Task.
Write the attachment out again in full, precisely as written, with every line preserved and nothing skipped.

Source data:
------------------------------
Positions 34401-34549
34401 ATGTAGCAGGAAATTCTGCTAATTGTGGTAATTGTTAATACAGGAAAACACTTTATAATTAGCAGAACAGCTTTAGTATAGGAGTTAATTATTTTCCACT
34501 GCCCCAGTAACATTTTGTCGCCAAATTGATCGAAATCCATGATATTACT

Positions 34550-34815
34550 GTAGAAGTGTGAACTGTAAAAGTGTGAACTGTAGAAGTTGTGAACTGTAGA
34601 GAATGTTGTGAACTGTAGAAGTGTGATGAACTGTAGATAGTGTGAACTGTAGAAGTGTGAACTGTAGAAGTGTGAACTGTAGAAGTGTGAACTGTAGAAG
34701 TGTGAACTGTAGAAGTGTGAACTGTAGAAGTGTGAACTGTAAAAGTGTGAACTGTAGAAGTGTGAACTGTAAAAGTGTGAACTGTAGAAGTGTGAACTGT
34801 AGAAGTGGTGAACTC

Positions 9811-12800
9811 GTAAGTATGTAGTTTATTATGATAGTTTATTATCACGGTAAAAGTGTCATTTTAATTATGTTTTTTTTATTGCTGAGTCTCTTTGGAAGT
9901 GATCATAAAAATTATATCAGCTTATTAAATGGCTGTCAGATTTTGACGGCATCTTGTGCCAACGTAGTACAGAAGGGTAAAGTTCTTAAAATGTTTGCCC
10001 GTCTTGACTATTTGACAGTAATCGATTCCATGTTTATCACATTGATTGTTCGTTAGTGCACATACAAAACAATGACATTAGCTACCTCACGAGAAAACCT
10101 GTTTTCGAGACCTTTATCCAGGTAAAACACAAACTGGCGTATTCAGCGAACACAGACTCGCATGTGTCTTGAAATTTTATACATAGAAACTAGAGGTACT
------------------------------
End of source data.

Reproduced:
Positions 34401-34549
34401 ATGTAGCAGGAAATTCTGCTAATTGTGGTAATTGTTAATACAGGAAAACACTTTATAATTAGCAGAACAGCTTTAGTATAGGAGTTAATTATTTTCCACT
34501 GCCCCAGTAACATTTTGTCGCCAAATTGATCGAAATCCATGATATTACT

Positions 34550-34815
34550 GTAGAAGTGTGAACTGTAAAAGTGTGAACTGTAGAAGTTGTGAACTGTAGA
34601 GAATGTTGTGAACTGTAGAAGTGTGATGAACTGTAGATAGTGTGAACTGTAGAAGTGTGAACTGTAGAAGTGTGAACTGTAGAAGTGTGAACTGTAGAAG
34701 TGTGAACTGTAGAAGTGTGAACTGTAGAAGTGTGAACTGTAAAAGTGTGAACTGTAGAAGTGTGAACTGTAAAAGTGTGAACTGTAGAAGTGTGAACTGT
34801 AGAAGTGGTGAACTC

Positions 9811-12800
9811 GTAAGTATGTAGTTTATTATGATAGTTTATTATCACGGTAAAAGTGTCATTTTAATTATGTTTTTTTTATTGCTGAGTCTCTTTGGAAGT
9901 GATCATAAAAATTATATCAGCTTATTAAATGGCTGTCAGATTTTGACGGCATCTTGTGCCAACGTAGTACAGAAGGGTAAAGTTCTTAAAATGTTTGCCC
10001 GTCTTGACTATTTGACAGTAATCGATTCCATGTTTATCACATTGATTGTTCGTTAGTGCACATACAAAACAATGACATTAGCTACCTCACGAGAAAACCT
10101 GTTTTCGAGACCTTTATCCAGGTAAAACACAAACTGGCGTATTCAGCGAACACAGACTCGCATGTGTCTTGAAATTTTATACATAGAAACTAGAGGTACT